Fifty years ago, the last resting place of the Dutch merchantman Batavia, which hit a reef on the Abrolhos islands off the coast of Western Australia in 1629, was finally found.
Fifty years. It had taken three hundred and eighty-four years before the wreck was finally found. It wasn’t as if the incident hadn’t been recorded. It wasn’t as if nobody went looking. In fact, a number of times people thought they’d actually found the right wreck. That’s how the Abrolhos’s Pelsaert Group got its name – people thought that’s where the Batavia lay. I must say, it seems odd that anyone believed something so obviously incorrect. The Zeewyck went down in the Pelsaert group in 1727, almost one hundred years after the Batavia. The Batavia could not have carried coins minted after 1629, which (of course) the Zeewyck did.
So why was it so hard to find the Batavia‘s wreck site? In a word, longitude. No precise method of calculating longitude was available until the late 1700s at best. I had a few things to say about longitude and how the Batavia was wrecked, here. However, mariners always attempted to record latitude and longitude for specific locations, and Adriaen Jacobsz, captain of the Batavia, was no exception. He recorded the location of the wreck as best he could. But he was wrong, so the ship’s hulk disappeared into the reef, becoming a home for sea creatures. The Abrolhos Islands themselves continued to be a hazard for sailors. As mentioned, at least one other Dutch ship, and many other vessels, were lost on these wind-swept islands, their surfaces just a few meters above the sea.
For several centuries the islands were left to the sea birds and the ghosts. Then fishermen from Geraldton, the closest town on the mainland, discovered that the warm Leeuwin current flows through these islands. Corals grow there, and pearls. Fish abound, along with the much sought-after rock lobster, known in the West as crayfish. The fishermen established fishing shacks in the Wallabi Group for the few months of the cray fishing season, but other than that, the islands kept their secrets to themselves. My guess is that the fishermen knew very well about the wreck on Morning Reef. On a clear, calm day they would have been able to see the shapes of the cannons and the tell-tale timbers. But they kept that information to themselves.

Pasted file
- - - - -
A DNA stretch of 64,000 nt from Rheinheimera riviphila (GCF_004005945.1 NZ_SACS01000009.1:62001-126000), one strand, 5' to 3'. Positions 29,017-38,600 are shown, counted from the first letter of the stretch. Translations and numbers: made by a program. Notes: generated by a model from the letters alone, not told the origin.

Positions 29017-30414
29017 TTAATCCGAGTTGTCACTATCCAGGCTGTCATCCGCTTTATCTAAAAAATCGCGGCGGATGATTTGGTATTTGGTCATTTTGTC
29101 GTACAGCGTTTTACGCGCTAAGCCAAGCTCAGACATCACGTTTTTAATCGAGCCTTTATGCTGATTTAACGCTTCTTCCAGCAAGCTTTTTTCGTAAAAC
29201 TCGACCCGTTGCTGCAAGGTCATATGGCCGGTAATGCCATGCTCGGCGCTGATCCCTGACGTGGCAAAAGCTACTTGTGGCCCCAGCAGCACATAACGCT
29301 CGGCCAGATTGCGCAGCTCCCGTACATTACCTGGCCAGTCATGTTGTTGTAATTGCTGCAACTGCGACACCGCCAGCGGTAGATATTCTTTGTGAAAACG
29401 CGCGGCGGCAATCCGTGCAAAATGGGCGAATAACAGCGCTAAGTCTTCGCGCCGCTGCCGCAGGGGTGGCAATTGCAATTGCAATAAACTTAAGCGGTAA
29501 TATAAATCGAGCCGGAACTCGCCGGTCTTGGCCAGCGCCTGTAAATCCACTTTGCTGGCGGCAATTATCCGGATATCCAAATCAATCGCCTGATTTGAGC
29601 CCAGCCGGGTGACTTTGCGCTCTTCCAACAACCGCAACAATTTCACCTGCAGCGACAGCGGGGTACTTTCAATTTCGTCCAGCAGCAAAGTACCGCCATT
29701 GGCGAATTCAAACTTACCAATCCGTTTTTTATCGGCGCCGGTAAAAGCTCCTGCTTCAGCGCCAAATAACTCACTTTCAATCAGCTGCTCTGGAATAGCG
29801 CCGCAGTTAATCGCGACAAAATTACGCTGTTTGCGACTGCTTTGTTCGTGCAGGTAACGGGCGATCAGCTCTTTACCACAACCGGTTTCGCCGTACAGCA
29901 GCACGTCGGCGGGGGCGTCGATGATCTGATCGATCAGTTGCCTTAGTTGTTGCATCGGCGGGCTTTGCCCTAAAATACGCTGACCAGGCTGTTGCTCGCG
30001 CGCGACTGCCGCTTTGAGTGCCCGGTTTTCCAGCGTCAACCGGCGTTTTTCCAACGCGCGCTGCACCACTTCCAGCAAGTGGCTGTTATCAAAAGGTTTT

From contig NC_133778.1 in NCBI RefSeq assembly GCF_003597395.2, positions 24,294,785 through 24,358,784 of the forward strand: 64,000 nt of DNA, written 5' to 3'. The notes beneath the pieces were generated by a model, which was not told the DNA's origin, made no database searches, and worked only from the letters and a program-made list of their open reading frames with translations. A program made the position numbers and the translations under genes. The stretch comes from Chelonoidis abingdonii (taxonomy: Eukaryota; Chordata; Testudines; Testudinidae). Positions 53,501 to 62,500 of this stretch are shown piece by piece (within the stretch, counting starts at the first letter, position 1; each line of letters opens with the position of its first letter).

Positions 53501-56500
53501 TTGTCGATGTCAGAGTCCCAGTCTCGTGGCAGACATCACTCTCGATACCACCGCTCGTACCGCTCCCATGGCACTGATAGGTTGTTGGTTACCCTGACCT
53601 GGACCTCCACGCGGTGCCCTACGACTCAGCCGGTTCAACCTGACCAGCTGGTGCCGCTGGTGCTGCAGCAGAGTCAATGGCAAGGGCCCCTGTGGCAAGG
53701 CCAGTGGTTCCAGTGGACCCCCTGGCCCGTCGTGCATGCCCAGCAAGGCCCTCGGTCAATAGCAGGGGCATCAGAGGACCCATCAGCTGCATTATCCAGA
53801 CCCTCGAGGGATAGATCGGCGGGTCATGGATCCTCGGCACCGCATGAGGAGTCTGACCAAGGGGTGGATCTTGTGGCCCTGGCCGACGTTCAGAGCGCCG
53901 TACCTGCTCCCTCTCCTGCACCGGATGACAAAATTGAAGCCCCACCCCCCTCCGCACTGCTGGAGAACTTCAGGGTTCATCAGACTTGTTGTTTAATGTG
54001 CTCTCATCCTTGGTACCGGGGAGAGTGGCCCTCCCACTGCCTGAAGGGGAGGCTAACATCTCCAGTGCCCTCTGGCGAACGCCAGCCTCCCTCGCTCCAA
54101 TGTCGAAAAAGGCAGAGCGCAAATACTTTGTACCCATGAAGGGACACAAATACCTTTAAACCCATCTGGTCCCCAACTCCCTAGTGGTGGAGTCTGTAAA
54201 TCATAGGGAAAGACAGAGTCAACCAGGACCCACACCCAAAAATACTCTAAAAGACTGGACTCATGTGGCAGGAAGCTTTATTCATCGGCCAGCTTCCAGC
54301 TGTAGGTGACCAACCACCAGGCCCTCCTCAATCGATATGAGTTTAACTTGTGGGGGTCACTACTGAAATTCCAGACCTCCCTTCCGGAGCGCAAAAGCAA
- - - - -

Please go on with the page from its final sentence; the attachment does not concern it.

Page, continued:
The person who finally told the world where the Batavia lay was Henrietta Drake-Brockman. Born into a prominent pastoral family in the Geraldton area, she researched the events surrounding the shipwreck there in 1629. She had Pelsaert’s journal translated into English, contacted Jakarta and Amsterdam for more information and – most importantly – she thought about what she’d read. She obtained a copy of Predikant Bastiaenz’s letter after his rescue, in which he described the locations he’d visited during his ordeal. From those descriptions Henrietta identified Beacon Island as the journal’s Batavia’s Graveyard. And from Bastiaenz’s remarks about sitting on a little beach from which he could see the Batavia’s two remaining masts jutting above the reef, she knew the ship was on Morning Reef.
In 1963 a team of divers, accompanied by a local fisherman, finally found the wreck site, and told the world, an absolute triumph for an amateur historian. Henrietta died not long after her book about the tragedy, Voyage to Disaster, was published in 1968.
Since the discovery, many artefacts from the vessel have been raised and brought to Fremantle’s Maritime Museum. Beacon Island’s shacks are finally deserted. Soon archaeologists will be able to excavate Beacon Island properly. I’m certain there will be more to find.
If you’d like to read more about the Abrolhos islands, I talk about my visit there, here. Do take a look at my novelisation of the wreck of the Batavia, and the fascinating, gruesome, aftermath, To Die a Dry Death.